As skiing and snowboarding continue to grow in popularity, standards to ensure the safety of equipment and recreation areas are being developed and refined in an effort to minimize injuries. Some of the most essential standards include specifications for snow sports helmets, procedures for testing ski-boot-binding systems and jump design guidelines for terrain parks.
By the end of this year, all workers at Toyota factories will be using exoskeletons as personal protective equipment to minimize the risk of fatigue and injury. The company began using the technology in 2015 and started formally studying it last year.
The Federal Highway Administration's proposed update to the National Bridge Inspection Standards includes new rules for highway bridge inspections and mandates an ongoing bridge inventory while focusing on structural or safety-related deficiencies needing immediate attention. The agency has also proposed changing the definition of "professional engineer" to align with the definition used in the National Tunnel Inspection Standards.
Sen. Kirsten Gillibrand, D-N.Y., will introduce a bill that would require companies to obtain Clean Water Act permits for PFAS discharges. Gillibrand, who believes PFAS should be added to the Environmental Protection Agency's Toxic Release Inventory, says her bill would require the EPA to create limits for PFAS releases and identify sources of the substances in waterways.
Sprint vowed to reduce its carbon footprint and increase reliance on sustainable energy over the next several years, setting new targets for converting to renewable energy sources by 2025. It plans to reduce its carbon emissions 30% by 2021 through a pair of power purchase agreements with the White Mesa Wind project.
United States Steel Corporation plans to cut its greenhouse gas emissions by 20% by 2030, according to a company announcement. "These reductions will be equivalent to the amount of CO2 being generated by more than 850,000 average-sized homes each year," said company president and CEO David Burritt.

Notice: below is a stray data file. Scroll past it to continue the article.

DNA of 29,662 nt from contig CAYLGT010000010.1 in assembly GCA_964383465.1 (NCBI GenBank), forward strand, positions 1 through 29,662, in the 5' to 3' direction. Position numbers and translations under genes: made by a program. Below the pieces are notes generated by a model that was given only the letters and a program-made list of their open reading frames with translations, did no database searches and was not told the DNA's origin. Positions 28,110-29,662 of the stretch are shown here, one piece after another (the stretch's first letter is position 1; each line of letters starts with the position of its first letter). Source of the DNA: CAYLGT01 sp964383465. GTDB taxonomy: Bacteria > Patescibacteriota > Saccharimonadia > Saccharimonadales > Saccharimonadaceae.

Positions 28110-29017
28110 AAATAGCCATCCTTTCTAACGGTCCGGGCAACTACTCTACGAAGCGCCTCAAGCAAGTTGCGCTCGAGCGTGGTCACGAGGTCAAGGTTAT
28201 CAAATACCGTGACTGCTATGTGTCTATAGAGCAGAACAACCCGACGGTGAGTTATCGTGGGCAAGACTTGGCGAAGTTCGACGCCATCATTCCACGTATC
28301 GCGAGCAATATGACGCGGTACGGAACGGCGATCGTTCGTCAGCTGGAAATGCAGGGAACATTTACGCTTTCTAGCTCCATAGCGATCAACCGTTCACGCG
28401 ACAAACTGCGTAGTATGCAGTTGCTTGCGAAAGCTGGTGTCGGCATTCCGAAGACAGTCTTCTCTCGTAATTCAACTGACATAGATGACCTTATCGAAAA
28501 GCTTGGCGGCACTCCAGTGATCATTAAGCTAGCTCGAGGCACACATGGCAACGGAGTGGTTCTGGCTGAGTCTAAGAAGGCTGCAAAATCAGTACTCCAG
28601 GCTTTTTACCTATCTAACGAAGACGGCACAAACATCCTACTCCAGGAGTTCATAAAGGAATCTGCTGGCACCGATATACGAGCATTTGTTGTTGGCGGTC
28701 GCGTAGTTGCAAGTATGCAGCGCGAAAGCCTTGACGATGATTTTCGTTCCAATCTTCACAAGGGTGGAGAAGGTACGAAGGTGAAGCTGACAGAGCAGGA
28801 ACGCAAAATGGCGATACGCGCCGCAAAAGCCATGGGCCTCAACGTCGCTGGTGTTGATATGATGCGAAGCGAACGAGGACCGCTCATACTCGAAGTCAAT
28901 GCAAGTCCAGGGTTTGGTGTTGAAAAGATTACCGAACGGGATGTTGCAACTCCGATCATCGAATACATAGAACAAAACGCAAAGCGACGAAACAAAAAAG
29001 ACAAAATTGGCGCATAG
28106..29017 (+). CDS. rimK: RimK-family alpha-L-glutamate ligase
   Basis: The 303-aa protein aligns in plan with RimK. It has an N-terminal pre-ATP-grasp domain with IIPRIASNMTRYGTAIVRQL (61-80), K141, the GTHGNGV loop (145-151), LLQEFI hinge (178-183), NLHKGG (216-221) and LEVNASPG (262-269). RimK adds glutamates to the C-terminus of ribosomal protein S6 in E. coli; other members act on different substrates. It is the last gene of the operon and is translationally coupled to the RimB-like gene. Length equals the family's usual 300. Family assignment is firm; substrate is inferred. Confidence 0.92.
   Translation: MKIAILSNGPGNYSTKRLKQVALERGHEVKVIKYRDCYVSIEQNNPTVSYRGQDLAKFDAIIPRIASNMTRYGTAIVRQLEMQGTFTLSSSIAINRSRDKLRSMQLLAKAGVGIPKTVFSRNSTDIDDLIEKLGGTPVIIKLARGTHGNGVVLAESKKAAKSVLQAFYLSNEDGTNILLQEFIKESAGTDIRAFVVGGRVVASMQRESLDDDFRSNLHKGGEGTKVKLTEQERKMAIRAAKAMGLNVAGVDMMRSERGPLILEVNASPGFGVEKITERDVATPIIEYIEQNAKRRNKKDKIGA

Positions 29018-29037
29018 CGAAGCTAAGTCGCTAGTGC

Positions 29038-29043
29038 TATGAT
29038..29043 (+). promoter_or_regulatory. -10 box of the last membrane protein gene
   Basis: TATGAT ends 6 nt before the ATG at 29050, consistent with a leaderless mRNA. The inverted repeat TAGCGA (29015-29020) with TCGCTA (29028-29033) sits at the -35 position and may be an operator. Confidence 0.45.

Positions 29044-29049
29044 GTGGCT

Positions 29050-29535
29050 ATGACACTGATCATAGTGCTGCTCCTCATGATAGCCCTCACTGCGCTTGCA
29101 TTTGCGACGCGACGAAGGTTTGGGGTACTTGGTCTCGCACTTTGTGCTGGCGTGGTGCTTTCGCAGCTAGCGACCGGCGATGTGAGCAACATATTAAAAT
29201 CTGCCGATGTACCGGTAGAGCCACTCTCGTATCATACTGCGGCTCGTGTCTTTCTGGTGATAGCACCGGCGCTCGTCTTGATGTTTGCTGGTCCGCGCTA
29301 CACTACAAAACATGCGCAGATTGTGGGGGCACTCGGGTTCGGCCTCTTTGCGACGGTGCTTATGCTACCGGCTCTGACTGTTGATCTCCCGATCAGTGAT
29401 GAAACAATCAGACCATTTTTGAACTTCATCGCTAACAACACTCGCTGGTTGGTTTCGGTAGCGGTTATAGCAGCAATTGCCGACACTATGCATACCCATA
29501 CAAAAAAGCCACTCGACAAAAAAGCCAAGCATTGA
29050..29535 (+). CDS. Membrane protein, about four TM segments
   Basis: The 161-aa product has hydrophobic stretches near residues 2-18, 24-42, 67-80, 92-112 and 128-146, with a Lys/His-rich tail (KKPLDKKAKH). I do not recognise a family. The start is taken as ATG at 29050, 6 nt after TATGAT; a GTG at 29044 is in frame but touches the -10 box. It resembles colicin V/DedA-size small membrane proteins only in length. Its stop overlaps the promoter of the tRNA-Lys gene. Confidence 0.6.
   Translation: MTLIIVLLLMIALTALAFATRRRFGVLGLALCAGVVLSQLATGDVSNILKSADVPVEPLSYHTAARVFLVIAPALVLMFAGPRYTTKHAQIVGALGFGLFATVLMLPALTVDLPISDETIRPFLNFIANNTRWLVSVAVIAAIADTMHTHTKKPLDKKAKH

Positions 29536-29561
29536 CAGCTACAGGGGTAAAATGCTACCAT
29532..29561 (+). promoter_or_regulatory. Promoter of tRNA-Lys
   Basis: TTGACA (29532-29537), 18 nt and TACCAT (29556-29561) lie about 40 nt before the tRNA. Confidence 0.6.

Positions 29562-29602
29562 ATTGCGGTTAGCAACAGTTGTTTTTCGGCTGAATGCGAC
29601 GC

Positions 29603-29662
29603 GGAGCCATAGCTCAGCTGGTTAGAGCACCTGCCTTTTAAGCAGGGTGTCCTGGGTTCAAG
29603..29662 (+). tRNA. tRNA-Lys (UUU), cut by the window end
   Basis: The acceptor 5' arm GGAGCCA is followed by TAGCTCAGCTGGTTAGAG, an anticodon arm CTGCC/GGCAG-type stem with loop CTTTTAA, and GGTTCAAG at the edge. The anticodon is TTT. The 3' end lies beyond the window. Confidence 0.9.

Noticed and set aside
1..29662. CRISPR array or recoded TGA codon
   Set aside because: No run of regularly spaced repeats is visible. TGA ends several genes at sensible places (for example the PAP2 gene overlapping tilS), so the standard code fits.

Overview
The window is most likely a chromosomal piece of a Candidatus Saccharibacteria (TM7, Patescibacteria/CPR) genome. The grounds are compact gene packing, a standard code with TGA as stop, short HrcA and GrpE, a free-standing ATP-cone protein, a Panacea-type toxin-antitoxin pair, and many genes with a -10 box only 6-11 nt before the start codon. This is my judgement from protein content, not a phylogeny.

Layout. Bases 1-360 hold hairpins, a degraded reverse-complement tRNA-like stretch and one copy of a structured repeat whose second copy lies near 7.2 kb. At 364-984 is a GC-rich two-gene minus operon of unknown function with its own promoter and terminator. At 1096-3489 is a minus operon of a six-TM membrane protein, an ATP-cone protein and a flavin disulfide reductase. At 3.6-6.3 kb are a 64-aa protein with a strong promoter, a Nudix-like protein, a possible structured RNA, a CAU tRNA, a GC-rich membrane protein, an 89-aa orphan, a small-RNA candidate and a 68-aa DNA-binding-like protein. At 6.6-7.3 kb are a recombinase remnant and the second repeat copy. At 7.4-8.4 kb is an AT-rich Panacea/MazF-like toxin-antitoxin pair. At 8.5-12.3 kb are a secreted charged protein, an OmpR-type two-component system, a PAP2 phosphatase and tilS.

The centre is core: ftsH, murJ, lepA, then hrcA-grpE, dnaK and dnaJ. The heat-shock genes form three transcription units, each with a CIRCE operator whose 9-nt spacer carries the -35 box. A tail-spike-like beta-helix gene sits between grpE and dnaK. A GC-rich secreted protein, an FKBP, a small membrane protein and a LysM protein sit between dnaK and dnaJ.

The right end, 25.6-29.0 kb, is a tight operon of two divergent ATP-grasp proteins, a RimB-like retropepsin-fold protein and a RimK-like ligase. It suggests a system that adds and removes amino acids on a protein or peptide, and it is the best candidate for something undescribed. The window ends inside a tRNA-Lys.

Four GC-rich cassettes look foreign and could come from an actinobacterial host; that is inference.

Canada can ensure all of its provinces, territories and municipalities have safe drinking water by establishing a national health-based standard for lead, write Michele Prevost, Bruce Lanphear and Marc Edwards. Canada should also create a federal water commission, along with identifying the location of lead pipes, controlling corrosion and conducting ongoing monitoring, they write.
Veterinary surgeons at Tufts University used a 3D-printed model to plan a complicated, rare surgery on a French bulldog with a congenitally deformed spine. The technology allows surgeons "to make a plan, execute it on the printed bone, and then check to see if the plan worked," says veterinary orthopedic surgeon Mike Karlin, and veterinary neurologist Ane Uriarte said it has become a useful teaching tool.
Social media career networking is expanding beyond LinkedIn to include connections found on hobby apps such as Meetup and even dating apps like Tinder or Bumble. "There's no guarantee that you'll land a job interview from somebody you meet in a group for pottery enthusiasts, but there's no telling where a connection with someone can eventually lead," writes Chris Porteous, CEO of Grey Smoke Media/My SEO Sucks.
ASTM International signs agreement with Mexico City
Mexico City recently signed a memorandum of cooperation (MOC) with global standards developer ASTM International. The agreement is specifically focused on internationally recognized standards maintained by the organization's committee on amusement rides and devices. Paulina Reyes, vice president and executive director, IAAPA Latin America, noted IAAPA brought technical experts together with the government of Mexico City to work on amusement ride safety and related legislation that could reference ASTM International standards. Read more.
In a world of diminishing mystery, the unknown persists.